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If the Trump administration’s goal is to lower federal healthcare spending, discontinuing cost-sharing reduction subsidies, or CSRs, to insurers under the Affordable Care Act (ACA) could backfire, according to an analysis from the Kaiser Family Foundation.

CMS released the 2018 Medicare Inpatient Prospective Payment System (IPPS) proposed rule on April 14, promising “transparency, flexibility, program simplification and innovation to transform the Medicare program” in the first IPPS rule under a new CMS and HHS administration.

CMS has issued its final rule aimed at stabilizing the Affordable Care Act (ACA) health insurance exchanges, checking many items off insurers’ wish lists while leaving the most pressing issue—whether cost-sharing reduction subsidies will be funded—unsettled as insurers decided whether to participate in the individual market next year.

Stephen Parente, PhD, MPH, MS, brings a long resume as a health economist and policy expert. He’s spent the last 17 years at the University of Minnesota, currently holding the title of Minnesota Insurance Industry Chair of Health Finance in the Carlson School of Management and director of the school’s Medical Industry Leadership Institute.

The average monthly premium for a benchmark silver-level plan on the Affordable Care Act (ACA) insurance marketplace would need to be increased by 19 percent to compensate for lost cost-sharing subsides if the program isn’t funded by the Republican-controlled Congress for 2018.

 

Recent Headlines

ACA subsidies could go to off-exchange insurers under Republican legislation

If a county finds itself with no participating insurers in the Affordable Care Act (ACA) exchanges in 2018, customers would be allowed to use federal subsidies on insurance outside that marketplace under a bill introduced by Tennessee’s two Republican Senators. 

AHA: Next healthcare bill may be attached to CHIP renewal in October

Debate over the Affordable Care Act (ACA) often revolves around three Rs: repeal, replace and repair. American Hospital Association (AHA) President and CEO Rick Pollack thinks after the failure of the American Health Care Act (AHCA), two more can be added: Republican and revolt.

Healthcare industry welcomes decision to yank ACA replacement bill

Groups representing physicians, family medicine and hospitals were pleased to see the American Health Care Act (AHCA), the Republican-sponsored replacement to the Affordable Care Act (ACA), tabled before a scheduled House vote on March 24—even though it left plenty of uncertainty for insurance markets.

ACA replacement bill pulled before House vote

In a victory for the major medical organizations opposed to it, a scheduled vote in the House on the American Health Care Act (AHCA) was called off as Republican leaders failed to convince enough of their own members to support the plan to replace the Affordable Care Act (ACA).

CBO: ACA replacement changes save less money, don’t improve coverage

An updated assessment on the American Health Care Act (AHCA) from the Congressional Budget Office (CBO) said amendments to the Republican-sponsored Affordable Care Act replacement plan wouldn’t improve its losses in insurance coverage and would decrease the amount of savings to the federal budget.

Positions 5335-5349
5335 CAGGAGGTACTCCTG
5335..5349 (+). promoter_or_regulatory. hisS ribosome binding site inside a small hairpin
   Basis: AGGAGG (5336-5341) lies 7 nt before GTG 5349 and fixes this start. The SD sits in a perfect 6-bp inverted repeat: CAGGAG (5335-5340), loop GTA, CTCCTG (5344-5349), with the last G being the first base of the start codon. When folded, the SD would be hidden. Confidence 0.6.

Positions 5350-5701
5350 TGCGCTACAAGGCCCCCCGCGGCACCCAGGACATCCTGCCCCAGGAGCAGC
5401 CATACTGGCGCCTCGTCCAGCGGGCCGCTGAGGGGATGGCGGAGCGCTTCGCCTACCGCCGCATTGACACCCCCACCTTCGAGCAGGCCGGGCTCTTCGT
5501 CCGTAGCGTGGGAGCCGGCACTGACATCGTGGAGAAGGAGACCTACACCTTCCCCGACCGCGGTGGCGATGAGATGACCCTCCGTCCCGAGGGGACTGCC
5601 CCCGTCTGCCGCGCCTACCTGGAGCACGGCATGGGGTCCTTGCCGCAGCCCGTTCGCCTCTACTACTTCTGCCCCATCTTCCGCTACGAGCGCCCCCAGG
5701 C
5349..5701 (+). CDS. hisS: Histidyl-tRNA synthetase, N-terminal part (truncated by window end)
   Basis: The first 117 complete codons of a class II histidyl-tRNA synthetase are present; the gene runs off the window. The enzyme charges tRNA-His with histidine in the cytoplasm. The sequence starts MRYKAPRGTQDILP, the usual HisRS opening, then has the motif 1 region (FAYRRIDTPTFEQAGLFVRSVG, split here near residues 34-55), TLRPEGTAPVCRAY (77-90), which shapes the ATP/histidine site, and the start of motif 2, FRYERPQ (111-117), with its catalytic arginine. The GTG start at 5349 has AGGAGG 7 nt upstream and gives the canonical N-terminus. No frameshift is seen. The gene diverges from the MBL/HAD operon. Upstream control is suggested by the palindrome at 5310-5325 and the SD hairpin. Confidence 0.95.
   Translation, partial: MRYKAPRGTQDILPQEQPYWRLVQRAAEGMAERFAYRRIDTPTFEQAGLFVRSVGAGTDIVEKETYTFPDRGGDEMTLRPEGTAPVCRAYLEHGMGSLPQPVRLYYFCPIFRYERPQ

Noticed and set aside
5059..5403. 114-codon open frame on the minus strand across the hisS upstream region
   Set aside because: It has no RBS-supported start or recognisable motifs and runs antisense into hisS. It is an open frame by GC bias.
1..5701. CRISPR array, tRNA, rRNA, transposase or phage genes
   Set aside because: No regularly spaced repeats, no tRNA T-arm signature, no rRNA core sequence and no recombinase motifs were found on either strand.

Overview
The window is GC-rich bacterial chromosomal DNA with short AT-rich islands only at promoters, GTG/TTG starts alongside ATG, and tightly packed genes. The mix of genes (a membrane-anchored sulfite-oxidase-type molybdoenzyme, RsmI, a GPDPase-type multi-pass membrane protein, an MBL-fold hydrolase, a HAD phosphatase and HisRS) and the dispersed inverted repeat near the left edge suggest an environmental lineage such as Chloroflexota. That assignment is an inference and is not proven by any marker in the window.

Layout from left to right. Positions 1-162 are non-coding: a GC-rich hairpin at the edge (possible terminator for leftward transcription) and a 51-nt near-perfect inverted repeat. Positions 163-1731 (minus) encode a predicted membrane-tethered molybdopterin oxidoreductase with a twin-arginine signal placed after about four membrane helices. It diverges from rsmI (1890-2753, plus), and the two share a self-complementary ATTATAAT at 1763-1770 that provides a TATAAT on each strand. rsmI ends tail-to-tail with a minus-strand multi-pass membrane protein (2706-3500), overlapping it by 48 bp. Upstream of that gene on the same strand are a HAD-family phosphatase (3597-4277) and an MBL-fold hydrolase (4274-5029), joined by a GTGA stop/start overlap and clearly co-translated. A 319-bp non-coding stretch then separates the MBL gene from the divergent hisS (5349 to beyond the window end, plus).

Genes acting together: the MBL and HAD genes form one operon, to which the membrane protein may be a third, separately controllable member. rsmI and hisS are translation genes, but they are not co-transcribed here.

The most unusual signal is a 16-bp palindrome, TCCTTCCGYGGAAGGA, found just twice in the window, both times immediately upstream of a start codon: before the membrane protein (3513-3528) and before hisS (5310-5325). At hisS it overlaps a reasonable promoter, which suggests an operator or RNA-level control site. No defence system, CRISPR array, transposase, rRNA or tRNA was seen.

House vote on ACA replacement postponed

House Republican leaders have chosen to call off a planned vote on the American Health Care Act (AHCA), their replacement for the Affordable Care Act (ACA), as last-minute revisions and negotiations failed to guarantee enough support to pass the bill.

Possible repeal of required health benefits draws ire of public hospitals, ER docs

In last-minute negotiations on the American Health Care Act (AHCA), eliminating the 10 “essential health benefits” requirements put in place by the Affordable Care Act (ACA) was floated as an option to win over conservative lawmakers, a development which was quickly opposed by groups representing public hospitals and emergency physicians.

Major players remain opposed to ACA replacement ahead of House vote

The American Medical Association (AMA), the American College of Physicians (ACP) and the American Academy of Family Physicians (AAFP) have all come out against passage of the American Health Care Act (AHCA), the Republican-sponsored plan to replace the Affordable Care Act (ACA), which is scheduled for a vote before the full House of Representatives on March 23.

5 changes made in revised ACA replacement plan

Ahead of a planned March 23 vote on the American Health Care Act (AHCA), House Republican leaders released a new version of the replacement plan for the Affordable Care Act (ACA) with several big changes aimed at bolstering support for the legislation within their own party.

MGMA to CMS: Where are the MIPS eligibility notifications?

The Medical Group Management Association (MGMA) has asked newly confirmed CMS Administrator Seema Verma to quickly release overdue eligibility information for the Merit-based Incentive Payment System (MIPS), one of two new payment tracks implemented as part of the Medicare Access and CHIP Reauthorization Act (MACRA). 

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